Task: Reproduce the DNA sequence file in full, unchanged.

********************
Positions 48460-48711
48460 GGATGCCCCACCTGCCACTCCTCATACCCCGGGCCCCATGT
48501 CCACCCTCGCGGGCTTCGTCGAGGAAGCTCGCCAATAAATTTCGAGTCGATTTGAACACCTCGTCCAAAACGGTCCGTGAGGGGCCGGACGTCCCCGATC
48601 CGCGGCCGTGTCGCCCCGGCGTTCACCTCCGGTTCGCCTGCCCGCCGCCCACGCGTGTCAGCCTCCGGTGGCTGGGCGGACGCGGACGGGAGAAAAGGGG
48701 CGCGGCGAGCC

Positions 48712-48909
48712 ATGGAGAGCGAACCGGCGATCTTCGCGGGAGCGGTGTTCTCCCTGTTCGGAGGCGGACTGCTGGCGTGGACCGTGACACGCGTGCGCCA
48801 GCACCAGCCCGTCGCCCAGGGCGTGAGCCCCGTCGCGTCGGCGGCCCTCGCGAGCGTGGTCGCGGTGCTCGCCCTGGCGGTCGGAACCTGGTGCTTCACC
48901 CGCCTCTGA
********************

Positions 48460-48711
48460 GGATGCCCCACCTGCCACTCCTCATACCCCGGGCCCCATGT
48501 CCACCCTCGCGGGCTTCGTCGAGGAAGCTCGCCAATAAATTTCGAGTCGATTTGAACACCTCGTCCAAAACGGTCCGTGAGGGGCCGGACGTCCCCGATC
48601 CGCGGCCGTGTCGCCCCGGCGTTCACCTCCGGTTCGCCTGCCCGCCGCCCACGCGTGTCAGCCTCCGGTGGCTGGGCGGACGCGGACGGGAGAAAAGGGG
48701 CGCGGCGAGCC

Positions 48712-48909
48712 ATGGAGAGCGAACCGGCGATCTTCGCGGGAGCGGTGTTCTCCCTGTTCGGAGGCGGACTGCTGGCGTGGACCGTGACACGCGTGCGCCA
48801 GCACCAGCCCGTCGCCCAGGGCGTGAGCCCCGTCGCGTCGGCGGCCCTCGCGAGCGTGGTCGCGGTGCTCGCCCTGGCGGTCGGAACCTGGTGCTTCACC
48901 CGCCTCTGA